January 19, 2012

Apocalypse Prophecy IV: Book of Daniel-The Engima

The Book of Daniel: An Enigma

The book of Daniel is often referred as an enigma. It comes across as a lingusitic and rhetorical puzzle. The reasons it is referred to as such is multi-fold. First and foremost the book of Daniel is made up of two different types of materials:

(1) Stories about Judean exiles working in the court of pagan kings and (Chapters 1-6)
(2) Accounts of visions experienced by one of these exiles (Daniel) (Chapters 7-12).

These stories even differ in their ethos.

(1) The stories are written in 3rd person and therefore from the Diaspora Persian period
(2) The visions are written in 1st person therefore from the Judea events during Antiochene period

Because of these factors it is quite possible Daniel may not have written the book named after him.
It is also written in two different languages Hebrew and Aramaic. Strangely the language divisions do not even match the thematic divisions or stories and vision accounts. In English Bibles Daniel comes in or is accompanied with the other Old Testament prophets but in the Hebrew Bible it comes in the third section of their canon or within the “Writings” / Ketuvim / כְּתוּבִים‎ This delineation in the Hebrew leads to speculation about whether Daniel actually belongs mixed in with the Prophets or with the later apocalyptic writings.
There is also certain similarities in Daniel to the wisdom tradition with both Israel and Babylon (Lucas 18)
Dating Issues
Except for negligible ancient sources, it was generally agreed in antiquity that Daniel is the product of the 6th century BC. This date was not seriously called into question until the 18th century. The historicity of Daniel is now called into question by many scholars as of the 21st century. As much as I want to just write this off as liberal theological assumptions and presuppositions I must be careful here as there are some things that are very difficult to explain in Daniel and nothing should be summarily dismissed as out of the realm of possibilities. My firm and educated guess though is that these dating discrepancies were mitigated by literary criticisms and liberal theologians with anti-supernatural presuppositions that presupposed a naturalistic explanation. Since it is claimed by some “experts” that there are historical inaccuracies in Daniel in terms of dating and is therefore subject to question and its inerrancy, we must put it under sharp scrutiny. The incidents documented in Daniel that count against Daniel supposedly being the work of an author that wrote during the 6th century are as follows: (1) The reference in Daniel 1:1-2 notes a siege of Jerusalem by Nebuchadnezzar in the third year of Jehoiakim. (2) Chapters 2 and 7 infer existence of a Median Empire between the Babylonian and the Persian –and- (3) Chapter 5, Belshazzar is given the title king and Nebuchadnezzar is supposedly his father (4) Daniel 5:31; 6:28, and the figure of Darius the Mede. The text then goes on to state that there is no conclusive evidence of historical inaccuracy an therefore these criticisms are “not proven” according to highly reliable evangelical sources.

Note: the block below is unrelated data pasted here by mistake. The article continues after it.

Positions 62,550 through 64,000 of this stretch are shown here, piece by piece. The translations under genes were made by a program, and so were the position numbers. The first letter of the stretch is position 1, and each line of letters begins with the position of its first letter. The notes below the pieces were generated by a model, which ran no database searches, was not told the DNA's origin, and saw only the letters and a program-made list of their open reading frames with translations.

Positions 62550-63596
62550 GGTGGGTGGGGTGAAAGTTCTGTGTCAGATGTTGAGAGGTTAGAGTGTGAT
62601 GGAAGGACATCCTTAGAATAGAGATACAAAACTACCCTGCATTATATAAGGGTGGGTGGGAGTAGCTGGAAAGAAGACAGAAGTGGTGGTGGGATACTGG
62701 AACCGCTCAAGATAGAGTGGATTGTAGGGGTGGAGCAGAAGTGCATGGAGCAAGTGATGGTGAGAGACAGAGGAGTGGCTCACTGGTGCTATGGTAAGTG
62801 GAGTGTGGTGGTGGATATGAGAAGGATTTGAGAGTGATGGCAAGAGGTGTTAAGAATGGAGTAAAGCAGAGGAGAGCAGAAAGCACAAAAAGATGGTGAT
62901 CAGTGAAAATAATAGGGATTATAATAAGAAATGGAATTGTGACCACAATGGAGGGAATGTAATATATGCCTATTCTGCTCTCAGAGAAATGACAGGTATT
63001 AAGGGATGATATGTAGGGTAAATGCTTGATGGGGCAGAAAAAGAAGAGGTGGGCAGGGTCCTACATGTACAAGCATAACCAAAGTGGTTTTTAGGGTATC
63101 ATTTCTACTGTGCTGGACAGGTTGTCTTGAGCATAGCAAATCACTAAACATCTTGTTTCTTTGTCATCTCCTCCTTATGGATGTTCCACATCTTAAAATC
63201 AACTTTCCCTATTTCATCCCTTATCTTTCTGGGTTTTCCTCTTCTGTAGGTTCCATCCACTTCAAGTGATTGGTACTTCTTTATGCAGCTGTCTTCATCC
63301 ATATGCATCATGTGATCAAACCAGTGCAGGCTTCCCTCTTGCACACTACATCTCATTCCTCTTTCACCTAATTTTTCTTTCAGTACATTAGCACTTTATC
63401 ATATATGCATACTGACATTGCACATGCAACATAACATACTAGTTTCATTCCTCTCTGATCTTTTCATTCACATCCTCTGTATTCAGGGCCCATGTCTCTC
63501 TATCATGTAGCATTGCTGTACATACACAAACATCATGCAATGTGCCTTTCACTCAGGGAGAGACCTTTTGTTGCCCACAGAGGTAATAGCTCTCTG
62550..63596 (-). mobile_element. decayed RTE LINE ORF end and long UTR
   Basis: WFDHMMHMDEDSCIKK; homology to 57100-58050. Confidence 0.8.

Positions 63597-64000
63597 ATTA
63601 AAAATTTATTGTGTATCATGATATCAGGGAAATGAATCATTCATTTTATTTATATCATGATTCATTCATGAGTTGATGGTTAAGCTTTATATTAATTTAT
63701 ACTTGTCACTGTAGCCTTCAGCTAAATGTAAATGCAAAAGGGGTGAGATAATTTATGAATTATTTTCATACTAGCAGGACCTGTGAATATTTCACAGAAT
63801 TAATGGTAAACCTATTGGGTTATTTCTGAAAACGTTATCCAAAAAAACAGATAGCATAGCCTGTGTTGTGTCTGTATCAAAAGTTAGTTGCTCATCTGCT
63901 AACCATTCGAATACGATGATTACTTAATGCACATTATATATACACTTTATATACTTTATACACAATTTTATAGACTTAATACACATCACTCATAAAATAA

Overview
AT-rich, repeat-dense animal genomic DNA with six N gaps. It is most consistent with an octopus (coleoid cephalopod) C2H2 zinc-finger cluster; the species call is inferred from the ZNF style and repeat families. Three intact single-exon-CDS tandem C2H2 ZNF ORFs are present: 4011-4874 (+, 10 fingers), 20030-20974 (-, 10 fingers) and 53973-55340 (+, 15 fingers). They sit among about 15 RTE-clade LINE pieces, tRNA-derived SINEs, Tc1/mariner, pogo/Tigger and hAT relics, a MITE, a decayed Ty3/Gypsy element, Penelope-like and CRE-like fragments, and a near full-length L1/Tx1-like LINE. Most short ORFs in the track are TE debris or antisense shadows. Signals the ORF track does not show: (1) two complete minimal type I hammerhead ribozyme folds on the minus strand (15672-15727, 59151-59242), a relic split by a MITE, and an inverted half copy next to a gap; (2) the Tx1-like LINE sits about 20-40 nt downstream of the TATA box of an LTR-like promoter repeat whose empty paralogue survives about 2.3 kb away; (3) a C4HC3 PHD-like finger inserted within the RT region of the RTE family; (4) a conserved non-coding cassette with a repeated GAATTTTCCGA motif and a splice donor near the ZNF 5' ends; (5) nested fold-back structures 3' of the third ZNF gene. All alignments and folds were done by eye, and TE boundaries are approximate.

Critics also suggested that the dating is subject to error because of what it calls “linguistic arguments”. This argument in my mind carries more weight. The Persian words presuppose a period after the Persian empire had been well established just as Greek words demand Greek power or influence. As for Daniel we see Aramaic and Hebrew material. History being reflective can now see that Aramaic used in Daniel is the Aramaic used from 700-200 BC. This is different from the Qumran Aramaic used between 200 BC to AD 200. On the other hand the Hebrew of Daniel is more similar to Ezra, Nehemiah and Chronicles than exilic Hebrew of Ezekiel. There are clear differences between Ezekiel and Hebrew of Daniel. The bottom-line is that the language used in Daniel lends itself to as early a date as the 6th century but the wordage does not totally preclude a later date no matter how improbable a later date might be (which is extremely unlikely past the fourth century). Regardless, the dates should not me a factor for discounting divine inspiration as noted below.